The colors I’m loving right now

I am so drawn to yellow. It's just happy and it brings the outdoors in. I’ve been pairing it with other primary colors. People think you can’t mix bold colors, but I love green, red, and yellow together. Green reflects nature and goes well with wood. And red is just so fun—I love a pop of it. It creates tension and contrast with the softer colors around it.

a bedroom with a bed, a lamp, and a bathtub
a bedroom with a floral wallpaper and a bed

Photography by Chase Daniel; Design by Shannon Eddings Interiors

Photography by Molly Culver; Design by Shannon Eddings Interiors

Where I splurge versus where I save

I splurge on window treatments, rugs, and wallpaper. I save a lot by not ordering all high-end, custom upholstery. I’ll find a set of antique swivel chairs and recover them instead. I find good deals on decorative lighting, too. I just did a bedroom with blue plaster walls and Athena Calderone’s Crate & Barrel lamps were perfect for it.

My go-to finishing touches in a room

A lot of people start with art, but I like to pick it last. I buy pieces from auctions and 1stDibs, so I have a lot of vintage art lying around. I accessorize to make a room feel lived in but not cluttered—often with old wooden boxes and books. The art and styling really make the space in the end.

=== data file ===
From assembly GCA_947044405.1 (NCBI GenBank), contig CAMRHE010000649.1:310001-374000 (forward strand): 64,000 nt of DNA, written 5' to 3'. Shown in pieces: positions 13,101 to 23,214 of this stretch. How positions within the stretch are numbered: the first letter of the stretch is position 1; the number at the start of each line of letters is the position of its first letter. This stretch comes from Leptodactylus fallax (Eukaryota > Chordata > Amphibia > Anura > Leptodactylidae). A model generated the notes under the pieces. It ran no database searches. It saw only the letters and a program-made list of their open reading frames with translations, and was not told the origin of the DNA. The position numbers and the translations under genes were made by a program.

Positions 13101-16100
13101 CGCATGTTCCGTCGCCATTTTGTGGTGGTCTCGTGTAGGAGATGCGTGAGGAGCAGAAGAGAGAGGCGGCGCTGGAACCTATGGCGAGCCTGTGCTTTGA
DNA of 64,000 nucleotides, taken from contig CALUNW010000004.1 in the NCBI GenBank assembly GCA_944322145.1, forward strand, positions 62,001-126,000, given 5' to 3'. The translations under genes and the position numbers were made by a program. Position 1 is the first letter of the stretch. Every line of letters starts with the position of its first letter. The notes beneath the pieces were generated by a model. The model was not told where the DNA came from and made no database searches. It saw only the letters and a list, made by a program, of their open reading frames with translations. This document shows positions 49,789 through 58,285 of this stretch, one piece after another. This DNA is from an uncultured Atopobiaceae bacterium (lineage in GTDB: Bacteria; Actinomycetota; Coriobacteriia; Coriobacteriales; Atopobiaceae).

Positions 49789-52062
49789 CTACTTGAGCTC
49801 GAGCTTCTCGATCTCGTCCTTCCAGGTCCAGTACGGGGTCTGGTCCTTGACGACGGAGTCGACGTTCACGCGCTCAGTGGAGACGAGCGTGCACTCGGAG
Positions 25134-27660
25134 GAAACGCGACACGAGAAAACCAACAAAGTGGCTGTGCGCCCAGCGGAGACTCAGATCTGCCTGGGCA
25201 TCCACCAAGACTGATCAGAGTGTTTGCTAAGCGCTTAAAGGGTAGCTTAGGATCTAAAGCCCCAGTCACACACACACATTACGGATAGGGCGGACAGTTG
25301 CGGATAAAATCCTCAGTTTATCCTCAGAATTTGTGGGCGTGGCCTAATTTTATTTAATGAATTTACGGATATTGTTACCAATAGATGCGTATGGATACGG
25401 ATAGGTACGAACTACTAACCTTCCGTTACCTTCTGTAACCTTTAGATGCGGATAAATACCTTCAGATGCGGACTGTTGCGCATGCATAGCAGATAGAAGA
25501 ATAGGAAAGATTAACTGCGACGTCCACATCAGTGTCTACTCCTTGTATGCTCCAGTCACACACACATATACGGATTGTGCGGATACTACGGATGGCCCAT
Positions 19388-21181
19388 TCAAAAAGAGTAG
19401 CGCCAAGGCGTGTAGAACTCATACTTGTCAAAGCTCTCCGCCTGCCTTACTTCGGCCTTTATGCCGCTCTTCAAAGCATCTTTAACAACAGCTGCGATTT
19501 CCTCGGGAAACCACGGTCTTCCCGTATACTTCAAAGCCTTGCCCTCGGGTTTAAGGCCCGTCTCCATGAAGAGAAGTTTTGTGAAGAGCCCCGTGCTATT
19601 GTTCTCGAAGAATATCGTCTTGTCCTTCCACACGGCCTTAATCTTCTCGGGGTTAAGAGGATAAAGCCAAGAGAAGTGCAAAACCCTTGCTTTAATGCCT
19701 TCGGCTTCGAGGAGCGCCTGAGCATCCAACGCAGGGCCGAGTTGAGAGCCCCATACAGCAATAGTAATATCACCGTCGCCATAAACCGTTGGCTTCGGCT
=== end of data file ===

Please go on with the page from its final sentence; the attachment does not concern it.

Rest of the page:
a bedroom with a chandelier and a bed

Photography by Molly Culver; Design by Shannon Eddings Interiors

The last thing I bought for my home

I was at Round Top recently and found an old pine dresser with awesome brass hardware to use as a nightstand. I also bought an old English cabinet to hang on the wall and display glassware.

The place I can’t wait to go back to

I can't wait to go back to Florence. I studied there in college, so I would love to go back there as an adult and rediscover all the incredible stuff that inspired and influenced me.

a bedroom with a desk, chair and a round window

Photography courtesy of Shannon Eddings Interiors

The hotel that represents ultimate luxury to me

So many people think luxury is associated with cost, but I love The Marlton Hotel in NYC’s Greenwich Village. The rooms are tiny, but the beds are comfortable and it's just so aesthetically pleasing. It has so much history.

What’s next

I’m working on an online shop that's mostly vintage art and pottery. Those are the two things I hoard and love buying, so I’m going to sell them along with other cool, decorative finds. My biggest dream is to design a lighting collection.